CEDAR RAPIDS - This time, Iowa City West was the best.
A week after a runner-up finish at Mercer Park Aquatic Center, the Women of Troy tussled with another strong eight-team girls' swimming field, won five events and claimed the Cougar Inv ... »
DES MOINES — Emmanuel Ogwo looked up out of the blocks Saturday at Drake Stadium, baton in hand, ready to strike.
This was his time. His 1,600-meter relay team? Good. He knew that. Iowa had finished 5th at the NCAA indoor meet earlier in the year and had picked up the seventh-best time in the nation at the Florida Relays in late March.
The Hawkeyes’ combination during the Drake Relays — Ogwo, Collin Hofacker, DeJuan Frye and Mar’yea Harris — was a tad different in Florida. This version, however, was the group at the indoor meet and will be the squad that, barring injury, will compete in June at the NCAA outdoor championships.
Ogwo has always been a part of this group, one that on Saturday won a Drake Relays 1,600-meter relay title for Iowa for the first time since 1967.
Well, not always, actually. He was a football player less than a year ago but recruited with the idea he might be able to do track as well.
“It was hard,” Ogwo. “People, they ask me how much I miss track and how much I miss football. It was the same.”
An absolute stud in high school track, his talent for that sport was never in question. But, there was just something missing.
A wide receiver, he saw two of his best friends — Adrian Falconer and Jerminic Smith — move past him on the depth chart. He just wasn’t happy. He’s a big self-talker and felt he had this perception about himself he didn’t like, calling it a negative vibe.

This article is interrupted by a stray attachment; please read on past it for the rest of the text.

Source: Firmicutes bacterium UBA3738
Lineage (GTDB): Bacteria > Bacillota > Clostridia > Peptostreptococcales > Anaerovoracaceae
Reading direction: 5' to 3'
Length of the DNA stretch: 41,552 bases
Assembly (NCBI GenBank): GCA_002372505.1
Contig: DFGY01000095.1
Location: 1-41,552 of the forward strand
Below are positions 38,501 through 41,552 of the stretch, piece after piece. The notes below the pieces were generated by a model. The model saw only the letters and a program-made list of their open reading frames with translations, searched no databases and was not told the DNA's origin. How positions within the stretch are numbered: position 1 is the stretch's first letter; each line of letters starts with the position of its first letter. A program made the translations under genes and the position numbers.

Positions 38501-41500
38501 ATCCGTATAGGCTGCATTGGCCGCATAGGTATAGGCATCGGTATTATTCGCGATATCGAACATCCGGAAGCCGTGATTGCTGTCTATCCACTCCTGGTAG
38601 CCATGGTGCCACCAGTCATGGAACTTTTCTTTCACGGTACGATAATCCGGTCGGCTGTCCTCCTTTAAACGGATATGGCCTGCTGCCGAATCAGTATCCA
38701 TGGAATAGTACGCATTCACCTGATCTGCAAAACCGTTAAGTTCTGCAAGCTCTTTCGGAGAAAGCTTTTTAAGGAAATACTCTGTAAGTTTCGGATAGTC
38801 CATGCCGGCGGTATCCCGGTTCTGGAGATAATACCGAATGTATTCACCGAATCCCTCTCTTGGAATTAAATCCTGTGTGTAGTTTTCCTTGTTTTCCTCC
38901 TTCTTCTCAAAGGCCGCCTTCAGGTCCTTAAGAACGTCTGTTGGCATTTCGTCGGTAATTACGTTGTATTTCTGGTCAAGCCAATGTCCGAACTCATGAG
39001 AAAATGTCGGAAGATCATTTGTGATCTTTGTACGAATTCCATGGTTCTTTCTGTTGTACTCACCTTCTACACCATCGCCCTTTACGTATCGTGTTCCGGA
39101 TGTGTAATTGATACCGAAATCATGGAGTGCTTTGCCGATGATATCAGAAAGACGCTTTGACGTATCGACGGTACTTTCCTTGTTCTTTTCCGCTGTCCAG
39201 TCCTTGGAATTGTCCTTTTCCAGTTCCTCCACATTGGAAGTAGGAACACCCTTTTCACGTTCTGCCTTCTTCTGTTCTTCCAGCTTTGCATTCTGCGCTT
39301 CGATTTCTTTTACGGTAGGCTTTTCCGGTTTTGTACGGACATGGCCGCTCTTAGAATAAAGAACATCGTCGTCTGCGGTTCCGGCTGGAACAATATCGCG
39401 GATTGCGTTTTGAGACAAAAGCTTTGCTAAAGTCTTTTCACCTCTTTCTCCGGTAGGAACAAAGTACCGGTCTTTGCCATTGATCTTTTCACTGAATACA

So, he decided to take his talents to the track. Immediately, Iowa head coach Joey Woody impressed upon Ogwo that he wanted to take things slow. Woody wanted him to actually enjoy himself and just compete — a balance Ogwo couldn’t seem to find in football.
Exiting the track after his Relays win — which he led off — it wasn’t hard to tell that he’d found what he was meant to be doing. There was confidence, a funny mention of how much Woody loves Drake (the Iowa coach’s son is named Drake) and, overall, he just looked comfortable.
“It’s just a blessing to be a part of this team, a blessing to be around these athletes,” Ogwo said. “They’re good to build with.”
Oh, and how Iowa built. The Hawkeyes won four relays on Saturday — the aforementioned 1,600-meter, the men’s 400-meter, the men’s sprint medley and the women’s 400-meter. The men’s team won the Hy-Vee Cup, a team relays trophy
Reno Tuufuli picked up a victory in the discus, while Aaron Mallett was finally able to win his first Drake Relays flag. The star hurdler finished in 13.47 seconds, which is the best time of the year for him and moves him into fourth at the collegiate level.
“He’s been fighting to get that title for years, he’s had Olympic gold medalists ahead of him and some other guys who have turned pro,” Woody said. “It was good to see him get that today.”
Mallett has been good for years and when Ogwo was told it was the senior’s first Relays title, his face was priceless. He turned over to the rest of his relay, looking for assurance that this was, in fact, correct.
He got it, turned back, slightly shaking his head in disbelief, perhaps realizing he wasn’t the only one who had a first on a rainy, wet Saturday at the historic Drake Relays.
l Comments: firstname.lastname@example.org